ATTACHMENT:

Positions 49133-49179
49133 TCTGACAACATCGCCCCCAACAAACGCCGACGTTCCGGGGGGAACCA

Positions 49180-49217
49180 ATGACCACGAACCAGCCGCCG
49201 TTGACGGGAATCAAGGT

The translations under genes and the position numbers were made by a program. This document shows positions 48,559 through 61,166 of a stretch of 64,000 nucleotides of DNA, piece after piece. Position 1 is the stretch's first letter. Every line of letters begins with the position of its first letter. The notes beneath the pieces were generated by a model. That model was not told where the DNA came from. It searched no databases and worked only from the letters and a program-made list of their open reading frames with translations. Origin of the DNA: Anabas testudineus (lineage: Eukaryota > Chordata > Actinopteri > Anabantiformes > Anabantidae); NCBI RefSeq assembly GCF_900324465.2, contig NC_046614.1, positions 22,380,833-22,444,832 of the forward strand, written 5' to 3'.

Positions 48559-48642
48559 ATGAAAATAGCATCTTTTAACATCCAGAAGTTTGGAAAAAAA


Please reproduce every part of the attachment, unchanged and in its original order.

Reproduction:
Positions 49133-49179
49133 TCTGACAACATCGCCCCCAACAAACGCCGACGTTCCGGGGGGAACCA

Positions 49180-49217
49180 ATGACCACGAACCAGCCGCCG
49201 TTGACGGGAATCAAGGT

The translations under genes and the position numbers were made by a program. This document shows positions 48,559 through 61,166 of a stretch of 64,000 nucleotides of DNA, piece after piece. Position 1 is the stretch's first letter. Every line of letters begins with the position of its first letter. The notes beneath the pieces were generated by a model. That model was not told where the DNA came from. It searched no databases and worked only from the letters and a program-made list of their open reading frames with translations. Origin of the DNA: Anabas testudineus (lineage: Eukaryota > Chordata > Actinopteri > Anabantiformes > Anabantidae); NCBI RefSeq assembly GCF_900324465.2, contig NC_046614.1, positions 22,380,833-22,444,832 of the forward strand, written 5' to 3'.

Positions 48559-48642
48559 ATGAAAATAGCATCTTTTAACATCCAGAAGTTTGGAAAAAAA